US and South Korea respond to North Korea’s provocations

June 7, 2022

US and South Korea respond to North Korea's provocations

US and South Korea are signaling to North Korea that they are no longer taking the high road.

On Monday, the two allies launched eight missiles in response to some provocations from Kim Jong-un and Pyongyang.

The situation in the Korean peninsula illustrates a global order that is in chaos. The world is facing soaring inflation, and gas prices are at heights not seen in a very long time.

The Russian invasion of Ukraine has exacerbated some of these problems. Moreover, China is waiting on the sidelines to make some moves when it comes to Taiwan.

With all these things on the agenda, the US is determined to use deterrence to slow down North Korea more than ever.

US and South Korea respond to North Korea

South Korean President Yoon Suk-yeol, who has conservative inclinations and came to power last month, says his country will respond firmly to acts of aggression from the controversial neighboring country.

He adds that nothing will stop him from protecting the lives of his fellow citizens. President Yoon says the activities in North Korea threaten the stability of the peninsula and the world.

The US is discussing with other allies to find ways to stop the provocations. However, experts predict that North Korea is not ready to stop those maneuvers.

Some even say that more provocations could come from the rogue nation in the upcoming days. The regime change in South Korea is the beginning of a new era.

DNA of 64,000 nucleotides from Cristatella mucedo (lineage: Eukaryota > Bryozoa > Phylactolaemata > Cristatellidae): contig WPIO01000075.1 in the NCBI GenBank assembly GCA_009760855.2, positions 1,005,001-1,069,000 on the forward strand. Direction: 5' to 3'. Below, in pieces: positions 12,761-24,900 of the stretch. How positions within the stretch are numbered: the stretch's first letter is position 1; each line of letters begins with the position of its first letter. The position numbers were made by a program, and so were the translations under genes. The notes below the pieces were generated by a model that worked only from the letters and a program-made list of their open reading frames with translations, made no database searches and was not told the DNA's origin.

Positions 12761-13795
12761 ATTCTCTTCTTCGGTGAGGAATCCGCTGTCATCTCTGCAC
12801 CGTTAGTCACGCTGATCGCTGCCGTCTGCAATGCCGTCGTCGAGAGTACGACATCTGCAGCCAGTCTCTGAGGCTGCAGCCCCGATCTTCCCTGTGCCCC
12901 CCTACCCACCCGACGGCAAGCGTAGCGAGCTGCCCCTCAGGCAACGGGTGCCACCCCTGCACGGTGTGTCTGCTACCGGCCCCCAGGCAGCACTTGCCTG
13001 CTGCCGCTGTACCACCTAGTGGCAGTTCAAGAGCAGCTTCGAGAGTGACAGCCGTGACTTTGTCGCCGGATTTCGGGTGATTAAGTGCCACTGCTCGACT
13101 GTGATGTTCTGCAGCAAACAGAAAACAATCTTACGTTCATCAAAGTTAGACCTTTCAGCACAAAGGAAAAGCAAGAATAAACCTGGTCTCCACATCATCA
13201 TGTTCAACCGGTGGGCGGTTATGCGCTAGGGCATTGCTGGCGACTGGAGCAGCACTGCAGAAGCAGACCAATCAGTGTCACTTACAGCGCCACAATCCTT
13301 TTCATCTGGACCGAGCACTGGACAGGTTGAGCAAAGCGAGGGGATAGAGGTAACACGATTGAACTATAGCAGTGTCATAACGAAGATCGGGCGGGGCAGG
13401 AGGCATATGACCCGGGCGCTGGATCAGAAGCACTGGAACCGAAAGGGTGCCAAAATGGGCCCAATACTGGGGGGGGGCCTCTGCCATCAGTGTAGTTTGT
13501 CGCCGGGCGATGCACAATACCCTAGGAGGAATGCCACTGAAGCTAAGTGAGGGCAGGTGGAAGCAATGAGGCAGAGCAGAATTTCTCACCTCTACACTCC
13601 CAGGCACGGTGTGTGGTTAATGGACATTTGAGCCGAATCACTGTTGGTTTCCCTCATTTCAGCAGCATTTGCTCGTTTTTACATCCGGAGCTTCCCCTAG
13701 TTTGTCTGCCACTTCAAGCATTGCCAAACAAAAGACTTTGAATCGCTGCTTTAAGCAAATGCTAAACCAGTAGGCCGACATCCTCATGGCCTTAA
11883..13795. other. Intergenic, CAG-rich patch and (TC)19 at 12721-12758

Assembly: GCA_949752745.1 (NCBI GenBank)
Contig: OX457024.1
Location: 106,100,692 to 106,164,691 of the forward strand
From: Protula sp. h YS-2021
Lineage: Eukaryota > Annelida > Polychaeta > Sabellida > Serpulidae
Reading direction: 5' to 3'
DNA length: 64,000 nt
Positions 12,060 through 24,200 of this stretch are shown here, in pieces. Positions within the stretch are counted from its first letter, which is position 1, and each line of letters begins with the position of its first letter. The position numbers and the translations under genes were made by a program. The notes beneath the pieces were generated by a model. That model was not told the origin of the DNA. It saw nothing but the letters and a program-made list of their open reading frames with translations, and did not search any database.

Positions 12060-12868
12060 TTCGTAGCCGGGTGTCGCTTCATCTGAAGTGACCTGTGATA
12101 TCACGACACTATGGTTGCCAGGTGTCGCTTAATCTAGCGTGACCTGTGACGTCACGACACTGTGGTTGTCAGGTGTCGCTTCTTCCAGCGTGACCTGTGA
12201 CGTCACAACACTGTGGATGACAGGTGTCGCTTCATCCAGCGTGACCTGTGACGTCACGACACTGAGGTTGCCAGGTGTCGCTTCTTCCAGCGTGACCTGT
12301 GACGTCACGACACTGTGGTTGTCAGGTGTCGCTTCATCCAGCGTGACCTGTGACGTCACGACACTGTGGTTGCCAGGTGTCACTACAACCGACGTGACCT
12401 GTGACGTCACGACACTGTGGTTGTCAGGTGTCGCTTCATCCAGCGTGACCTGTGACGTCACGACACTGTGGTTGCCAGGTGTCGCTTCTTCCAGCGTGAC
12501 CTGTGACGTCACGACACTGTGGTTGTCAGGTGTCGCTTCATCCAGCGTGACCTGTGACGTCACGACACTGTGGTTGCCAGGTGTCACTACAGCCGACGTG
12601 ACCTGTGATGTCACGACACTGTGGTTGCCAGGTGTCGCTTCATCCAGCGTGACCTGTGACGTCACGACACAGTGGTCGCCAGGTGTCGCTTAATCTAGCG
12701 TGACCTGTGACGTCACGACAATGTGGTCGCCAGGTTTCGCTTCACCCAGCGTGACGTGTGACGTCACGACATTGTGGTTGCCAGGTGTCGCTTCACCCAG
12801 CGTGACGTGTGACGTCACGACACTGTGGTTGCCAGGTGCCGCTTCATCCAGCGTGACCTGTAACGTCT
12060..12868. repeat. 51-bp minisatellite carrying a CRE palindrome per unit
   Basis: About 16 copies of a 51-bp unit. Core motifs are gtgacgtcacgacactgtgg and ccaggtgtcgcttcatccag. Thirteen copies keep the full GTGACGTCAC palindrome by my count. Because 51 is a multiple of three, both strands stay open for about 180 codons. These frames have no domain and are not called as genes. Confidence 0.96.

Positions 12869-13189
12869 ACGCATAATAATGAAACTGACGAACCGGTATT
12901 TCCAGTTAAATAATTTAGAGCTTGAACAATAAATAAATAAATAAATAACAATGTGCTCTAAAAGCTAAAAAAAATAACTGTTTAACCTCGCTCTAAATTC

Mr. Yoon seems ready to take a tougher stance than his predecessor, Moon Jae-in, who sought better relations with the North.

The former president was dealing with a different reality. Then-US President Donald Trump had developed a different agenda regarding North Korea, and it was not always clear that he would defend the South if attacked.

North Korea launches ballistic missiles off the east coast of the peninsula

Before the US and South Korea’s direct response to the aggression from the North, Pyongyang showed its displeasure with its neighbor. The tough approach endorsed by the new South Korean president and a visit from US President Joe Biden pushed North Korea to react.

On May 25, after Biden left South Korea, Pyongyang launched three missile tests as a show of force.

Biden and his South Korean counterpart discussed the possibility of restarting joint military drills that had stopped under Trump.

Since Yoon took power on May 10, North Korea has conducted missile testing operations on three separate occasions.

Can diplomacy prevail between North and South?

American officials say that the door is still open for an agreement on the North Korean nuclear program. However, Pyongyang is not showing much interest in negotiations at the moment.

For four years, reconciliation had seemed possible between North and South. The Supreme Leader has changed his posture regarding the neighbor, and an agreement does not appear to be in the cards right now.

Some observers say if Biden’s political fortunes change at home and he can regain momentum in the polls, he might be in a better position to negotiate.

One thing is clear, the last few weeks have shown that things could escalate quickly.

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